Written by: Iyanu Adebiyi
When I was much younger, I used to sleep deeply. So deeply that I wouldn’t wake up, even if a market was brought into the bedroom.
However, I was startled out of sleep when a woman’s distressed voice pierced the silence of the night.
“Fire! Fire!! Fire!!! “
I scrambled to my feet and ran outside.
My parents. The neighbours. Everyone was there.
Some were trying to put out the fire, others were bringing out their luggage, hugging their most prized possessions, standing at a distance, just in case the fire couldn’t be put out on time.
The air was thick with smoke, and my young nostrils could hardly stand it. Mother hugged me and I could hear the loud thumping of her chest. When I looked into her eyes, they were wet with fear. I wondered why she was so scared, since the house which was burning was on the last floor of our block of flats and we were living on the ground floor.
Father rushed towards us and asked mother to bring him a packet of detergent from the house. He didn’t wait to get a reply, as he rushed back to join the men who were trying to put off the fire.
Mother held me tightly, and in that moment, I strongly felt love and pain. Those were the two things she was made of. Her palms were rough and hard, like a carpenter’s own, because of constant contact with kitchen fires. What I mean is that, mother never used rags to get down food from the stove. She always used her bare hands.
Quickly, she took me to Aunt Maggi, who was the farthest person from the burning house and asked her to keep an eye on me. Maggi was a corps member, living in our compound. She had her bag lying closely to her feet, and a brown envelope, which contained her credentials, sleeping on her chest.
I watched as mom rushed back into the house to get a sachet of Omo and two buckets of water, emptied the contents of the sachet into the buckets and ran upstairs. Dad could be heard scolding her from there, telling her to give the bucket to a man downstairs, because it was too dangerous, but the only man that was around was Lawyer.
“Do you know who I am? I will sue you and your entire generation.” The spittle from his angry lips baptized mom and her bucket of water in one second.
“How many times will I have to call, before you acknowledge the exigency going on in my abode?” Pause. “I cannot believe your languorous, otiose, dilatory and slack attitude to the lives of the people you ought to serve…” Mom got tired of waiting and took the water upstairs.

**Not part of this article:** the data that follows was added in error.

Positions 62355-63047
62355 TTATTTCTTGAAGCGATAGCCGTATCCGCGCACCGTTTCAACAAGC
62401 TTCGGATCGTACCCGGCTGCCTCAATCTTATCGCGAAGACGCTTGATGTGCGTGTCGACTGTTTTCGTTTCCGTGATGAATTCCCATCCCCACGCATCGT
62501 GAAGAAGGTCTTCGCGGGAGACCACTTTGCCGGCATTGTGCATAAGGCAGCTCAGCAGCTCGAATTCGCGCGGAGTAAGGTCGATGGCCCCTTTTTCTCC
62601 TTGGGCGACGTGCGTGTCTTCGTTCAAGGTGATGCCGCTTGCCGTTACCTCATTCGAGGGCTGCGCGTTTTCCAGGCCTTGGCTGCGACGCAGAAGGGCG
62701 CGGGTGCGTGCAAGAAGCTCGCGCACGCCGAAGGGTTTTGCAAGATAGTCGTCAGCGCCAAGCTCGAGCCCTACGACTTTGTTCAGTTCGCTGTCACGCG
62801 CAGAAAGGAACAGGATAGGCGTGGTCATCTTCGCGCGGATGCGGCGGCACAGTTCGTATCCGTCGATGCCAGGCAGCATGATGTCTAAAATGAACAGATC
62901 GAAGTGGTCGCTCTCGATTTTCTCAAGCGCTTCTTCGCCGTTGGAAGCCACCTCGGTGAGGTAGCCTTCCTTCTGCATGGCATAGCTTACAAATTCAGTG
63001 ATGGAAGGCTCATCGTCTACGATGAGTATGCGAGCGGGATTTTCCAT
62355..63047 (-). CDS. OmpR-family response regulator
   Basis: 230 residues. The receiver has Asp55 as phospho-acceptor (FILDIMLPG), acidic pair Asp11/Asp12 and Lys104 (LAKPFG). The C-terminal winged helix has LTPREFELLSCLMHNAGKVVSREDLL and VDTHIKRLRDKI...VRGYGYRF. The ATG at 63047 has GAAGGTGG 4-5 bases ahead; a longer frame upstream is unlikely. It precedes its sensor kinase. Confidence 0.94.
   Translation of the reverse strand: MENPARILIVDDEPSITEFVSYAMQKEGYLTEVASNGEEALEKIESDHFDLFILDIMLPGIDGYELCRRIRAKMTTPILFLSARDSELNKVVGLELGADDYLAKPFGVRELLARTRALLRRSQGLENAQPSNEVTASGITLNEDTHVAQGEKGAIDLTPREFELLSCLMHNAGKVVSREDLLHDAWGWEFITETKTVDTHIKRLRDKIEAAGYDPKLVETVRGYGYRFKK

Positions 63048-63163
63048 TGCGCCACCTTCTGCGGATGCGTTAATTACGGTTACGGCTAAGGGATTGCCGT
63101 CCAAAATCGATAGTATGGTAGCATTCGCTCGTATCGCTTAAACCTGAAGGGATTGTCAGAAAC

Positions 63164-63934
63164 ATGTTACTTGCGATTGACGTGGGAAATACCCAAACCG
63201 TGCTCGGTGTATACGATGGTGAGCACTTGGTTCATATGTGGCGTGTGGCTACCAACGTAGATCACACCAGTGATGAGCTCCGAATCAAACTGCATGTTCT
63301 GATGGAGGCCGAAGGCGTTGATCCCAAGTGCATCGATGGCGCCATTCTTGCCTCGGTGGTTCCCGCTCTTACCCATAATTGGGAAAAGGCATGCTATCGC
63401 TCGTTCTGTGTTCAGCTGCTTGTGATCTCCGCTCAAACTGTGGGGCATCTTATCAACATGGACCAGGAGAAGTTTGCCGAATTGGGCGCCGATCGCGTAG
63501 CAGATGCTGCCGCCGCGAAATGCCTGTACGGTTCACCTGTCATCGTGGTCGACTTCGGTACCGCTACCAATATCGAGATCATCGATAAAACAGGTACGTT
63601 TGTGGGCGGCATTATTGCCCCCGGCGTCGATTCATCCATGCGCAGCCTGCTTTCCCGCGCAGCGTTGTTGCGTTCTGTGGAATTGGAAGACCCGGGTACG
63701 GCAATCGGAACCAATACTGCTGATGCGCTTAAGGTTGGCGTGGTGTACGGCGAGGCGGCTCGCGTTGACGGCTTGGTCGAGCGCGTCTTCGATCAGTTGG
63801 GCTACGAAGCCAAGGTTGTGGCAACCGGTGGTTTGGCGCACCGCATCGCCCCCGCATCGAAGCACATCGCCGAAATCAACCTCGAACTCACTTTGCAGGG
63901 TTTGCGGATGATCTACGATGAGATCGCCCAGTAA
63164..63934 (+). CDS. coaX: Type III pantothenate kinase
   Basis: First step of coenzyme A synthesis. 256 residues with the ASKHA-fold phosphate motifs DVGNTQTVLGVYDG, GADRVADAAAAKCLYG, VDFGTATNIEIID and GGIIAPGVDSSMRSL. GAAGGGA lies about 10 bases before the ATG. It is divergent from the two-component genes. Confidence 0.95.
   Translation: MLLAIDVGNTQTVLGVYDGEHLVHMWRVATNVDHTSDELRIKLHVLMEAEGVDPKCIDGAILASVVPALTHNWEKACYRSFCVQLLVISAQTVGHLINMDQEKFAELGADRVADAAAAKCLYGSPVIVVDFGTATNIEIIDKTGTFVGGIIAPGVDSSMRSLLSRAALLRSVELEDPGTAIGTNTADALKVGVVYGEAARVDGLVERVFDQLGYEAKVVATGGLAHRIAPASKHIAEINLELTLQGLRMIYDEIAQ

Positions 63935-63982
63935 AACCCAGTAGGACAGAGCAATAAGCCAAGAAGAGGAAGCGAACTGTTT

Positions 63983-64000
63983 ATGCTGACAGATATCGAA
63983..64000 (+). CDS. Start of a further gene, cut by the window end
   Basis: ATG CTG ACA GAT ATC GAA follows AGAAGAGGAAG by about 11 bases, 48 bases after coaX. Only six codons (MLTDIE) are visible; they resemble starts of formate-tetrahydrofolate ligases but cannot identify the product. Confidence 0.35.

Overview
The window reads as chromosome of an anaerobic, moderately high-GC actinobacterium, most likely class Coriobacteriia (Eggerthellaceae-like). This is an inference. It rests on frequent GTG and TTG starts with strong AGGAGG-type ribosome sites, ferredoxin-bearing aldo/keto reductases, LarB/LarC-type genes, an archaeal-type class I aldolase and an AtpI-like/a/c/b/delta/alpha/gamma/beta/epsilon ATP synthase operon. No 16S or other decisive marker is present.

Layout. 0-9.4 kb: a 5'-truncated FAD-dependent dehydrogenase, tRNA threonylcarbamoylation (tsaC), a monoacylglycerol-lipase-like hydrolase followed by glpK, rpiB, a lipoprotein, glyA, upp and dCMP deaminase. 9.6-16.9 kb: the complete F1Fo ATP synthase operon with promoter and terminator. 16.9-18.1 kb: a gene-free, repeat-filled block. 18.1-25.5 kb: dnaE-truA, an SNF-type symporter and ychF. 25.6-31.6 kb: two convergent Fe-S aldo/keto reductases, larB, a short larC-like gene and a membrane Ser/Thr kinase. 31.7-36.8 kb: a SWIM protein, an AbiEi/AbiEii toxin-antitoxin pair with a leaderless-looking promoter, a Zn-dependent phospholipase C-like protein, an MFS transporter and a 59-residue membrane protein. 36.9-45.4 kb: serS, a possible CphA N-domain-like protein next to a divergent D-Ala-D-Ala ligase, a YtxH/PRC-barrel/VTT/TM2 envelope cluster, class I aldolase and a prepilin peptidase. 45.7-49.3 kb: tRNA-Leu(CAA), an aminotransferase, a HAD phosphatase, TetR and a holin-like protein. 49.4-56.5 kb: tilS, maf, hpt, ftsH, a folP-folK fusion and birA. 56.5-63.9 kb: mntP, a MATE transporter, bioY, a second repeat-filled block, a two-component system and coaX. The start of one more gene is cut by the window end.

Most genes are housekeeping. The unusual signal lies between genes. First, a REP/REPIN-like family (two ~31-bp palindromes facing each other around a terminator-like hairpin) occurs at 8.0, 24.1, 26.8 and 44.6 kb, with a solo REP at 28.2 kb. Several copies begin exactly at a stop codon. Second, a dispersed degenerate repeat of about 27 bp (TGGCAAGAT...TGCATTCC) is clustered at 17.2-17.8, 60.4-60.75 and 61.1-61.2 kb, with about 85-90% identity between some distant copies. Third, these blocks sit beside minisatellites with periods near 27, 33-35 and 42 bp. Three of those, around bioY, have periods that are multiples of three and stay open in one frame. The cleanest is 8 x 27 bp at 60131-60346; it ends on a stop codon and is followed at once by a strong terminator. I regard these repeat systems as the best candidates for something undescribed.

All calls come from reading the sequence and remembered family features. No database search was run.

After about an hour, the fire was defeated. Everyone sighed in relief, like victorious soldiers. Some went straight back to bed, a few stayed back to gossip about the cause of the fire and how much had been lost.
Many hours later, the fire fighters crawled majestically into the compound and Lawyer was ready for a good oral fight. We were tired and the last thing we needed was to hear him rant. So, we left him there and went to sleep.
The next morning, we were all still sleepy from not having had enough sleep at night, but the sense of togetherness in the compound was very thick. People who had cars were stopping to pick other neighbours who didn’t. Handshakes became hugs. Aunt Maggi brought me some biscuits, before she left for work.
On the way to school, in Daddy’s rickety old Datsun car, as he stopped to pick Mama Ibeji’s twins, I knew that this new found love was as a result of standing up and fighting something together.
Right now, as I sit down to watch the news and hear about how an innocent woman was killed, just for telling a group of men not to do their ablution in front of her shop, father’s words come right back at me.
“If you remain asleep, when your neighbour’s house is burning, you will soon sleep to death, because fire spreads and it is never satisfied until it completely destroys. So, quench it before it consumes you.”
I look around today and wonder what has happened to the community spirit in Nigeria. I admit that we’ve been through a lot, we’ve been beaten down for so long. Yet, silence is no characteristic of Nigerians. I really wish we could arise and fight for the lives and future of our children, because a nation that kills its own people cannot move forward.
Our country is flooded with innocent blood, crying out. Human lives mean nothing anymore. What is the hope of a better Nigeria if we don’t arise now? Let’s not get used to people dying left, right and centre, that we become numb to the loss of human lives.
I know that there are good hearted Muslims out there with hearts that squeeze in anguish at the abominations committed in the name of Islam. Let them stand up too and not just condemn, but implore their religious leaders to do something. Justice must be done.
In our ears, this news should be like that woman’s piercing cry that woke me up over fifteen years ago. I can hear it even more loudly, because the fire is closing in. I do not want to sleep anymore. I want to stand up and fight this fire, because if I don’t, I am dipping my hands into innocent blood. I am further killing a woman who is already dead. I am killing those, who will be dead next. And I could be killing myself too.Image Source – radar.ng